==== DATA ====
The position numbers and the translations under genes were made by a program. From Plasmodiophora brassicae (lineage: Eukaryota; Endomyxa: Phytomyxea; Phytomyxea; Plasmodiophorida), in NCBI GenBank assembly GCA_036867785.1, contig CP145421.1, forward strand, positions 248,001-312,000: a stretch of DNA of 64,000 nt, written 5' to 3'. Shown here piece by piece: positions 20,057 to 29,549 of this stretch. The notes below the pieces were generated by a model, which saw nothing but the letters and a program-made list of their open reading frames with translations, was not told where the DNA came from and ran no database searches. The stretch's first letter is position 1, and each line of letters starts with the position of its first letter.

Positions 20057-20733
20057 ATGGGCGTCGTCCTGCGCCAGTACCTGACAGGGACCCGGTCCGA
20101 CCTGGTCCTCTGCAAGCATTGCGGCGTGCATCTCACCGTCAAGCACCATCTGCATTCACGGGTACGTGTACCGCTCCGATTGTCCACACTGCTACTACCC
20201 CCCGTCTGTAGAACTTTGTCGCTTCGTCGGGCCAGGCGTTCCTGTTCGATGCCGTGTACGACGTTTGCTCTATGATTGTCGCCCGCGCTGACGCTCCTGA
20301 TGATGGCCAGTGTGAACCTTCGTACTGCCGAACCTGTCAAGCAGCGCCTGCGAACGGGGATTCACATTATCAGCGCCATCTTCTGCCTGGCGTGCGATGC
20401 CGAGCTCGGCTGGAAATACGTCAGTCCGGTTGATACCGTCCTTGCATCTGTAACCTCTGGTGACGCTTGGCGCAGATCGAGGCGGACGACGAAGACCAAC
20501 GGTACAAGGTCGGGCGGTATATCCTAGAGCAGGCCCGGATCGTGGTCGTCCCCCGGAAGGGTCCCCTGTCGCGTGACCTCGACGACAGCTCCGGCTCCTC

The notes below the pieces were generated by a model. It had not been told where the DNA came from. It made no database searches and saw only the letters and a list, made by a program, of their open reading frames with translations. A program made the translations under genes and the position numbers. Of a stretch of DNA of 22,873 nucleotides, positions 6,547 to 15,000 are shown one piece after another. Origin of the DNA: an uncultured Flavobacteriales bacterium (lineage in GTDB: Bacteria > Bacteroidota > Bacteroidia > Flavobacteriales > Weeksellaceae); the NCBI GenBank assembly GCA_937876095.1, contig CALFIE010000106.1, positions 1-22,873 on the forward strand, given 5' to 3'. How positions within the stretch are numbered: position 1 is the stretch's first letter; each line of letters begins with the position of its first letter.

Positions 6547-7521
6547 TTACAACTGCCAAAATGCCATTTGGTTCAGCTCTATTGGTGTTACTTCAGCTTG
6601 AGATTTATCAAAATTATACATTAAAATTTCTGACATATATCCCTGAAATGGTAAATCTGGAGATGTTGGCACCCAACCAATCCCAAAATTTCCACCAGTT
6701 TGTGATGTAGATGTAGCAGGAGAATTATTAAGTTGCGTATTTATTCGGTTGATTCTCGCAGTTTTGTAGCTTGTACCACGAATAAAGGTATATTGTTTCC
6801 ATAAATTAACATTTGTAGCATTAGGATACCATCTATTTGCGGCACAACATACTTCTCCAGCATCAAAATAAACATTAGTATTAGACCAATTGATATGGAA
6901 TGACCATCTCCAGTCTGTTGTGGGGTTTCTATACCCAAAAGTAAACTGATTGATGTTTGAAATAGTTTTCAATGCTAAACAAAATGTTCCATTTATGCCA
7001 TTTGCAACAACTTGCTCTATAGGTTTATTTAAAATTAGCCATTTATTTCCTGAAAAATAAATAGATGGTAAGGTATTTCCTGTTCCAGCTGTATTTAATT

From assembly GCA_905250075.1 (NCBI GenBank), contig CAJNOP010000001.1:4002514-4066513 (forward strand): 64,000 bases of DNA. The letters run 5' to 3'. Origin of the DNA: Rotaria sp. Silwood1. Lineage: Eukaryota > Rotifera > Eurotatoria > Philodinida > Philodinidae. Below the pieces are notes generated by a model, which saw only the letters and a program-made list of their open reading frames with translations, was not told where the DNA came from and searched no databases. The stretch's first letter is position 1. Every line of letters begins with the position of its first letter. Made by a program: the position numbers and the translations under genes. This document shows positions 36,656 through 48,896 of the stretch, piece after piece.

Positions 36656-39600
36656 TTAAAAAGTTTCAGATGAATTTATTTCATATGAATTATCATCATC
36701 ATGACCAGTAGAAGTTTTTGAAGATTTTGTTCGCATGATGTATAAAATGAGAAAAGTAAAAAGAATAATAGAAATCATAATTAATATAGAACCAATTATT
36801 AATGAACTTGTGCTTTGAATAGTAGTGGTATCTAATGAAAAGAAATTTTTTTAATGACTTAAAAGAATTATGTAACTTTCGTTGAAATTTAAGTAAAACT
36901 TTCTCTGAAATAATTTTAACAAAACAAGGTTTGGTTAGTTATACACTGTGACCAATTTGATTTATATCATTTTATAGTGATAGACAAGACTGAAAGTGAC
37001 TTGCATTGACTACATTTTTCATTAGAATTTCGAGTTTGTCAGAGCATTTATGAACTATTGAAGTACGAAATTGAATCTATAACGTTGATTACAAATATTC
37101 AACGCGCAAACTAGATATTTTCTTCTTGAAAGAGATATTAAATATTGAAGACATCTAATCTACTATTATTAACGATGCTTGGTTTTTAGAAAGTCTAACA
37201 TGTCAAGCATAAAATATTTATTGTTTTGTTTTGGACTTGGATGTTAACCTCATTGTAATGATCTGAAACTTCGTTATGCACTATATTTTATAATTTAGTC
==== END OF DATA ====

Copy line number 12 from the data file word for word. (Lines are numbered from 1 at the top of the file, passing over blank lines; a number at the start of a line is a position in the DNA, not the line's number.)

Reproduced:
6601 AGATTTATCAAAATTATACATTAAAATTTCTGACATATATCCCTGAAATGGTAAATCTGGAGATGTTGGCACCCAACCAATCCCAAAATTTCCACCAGTT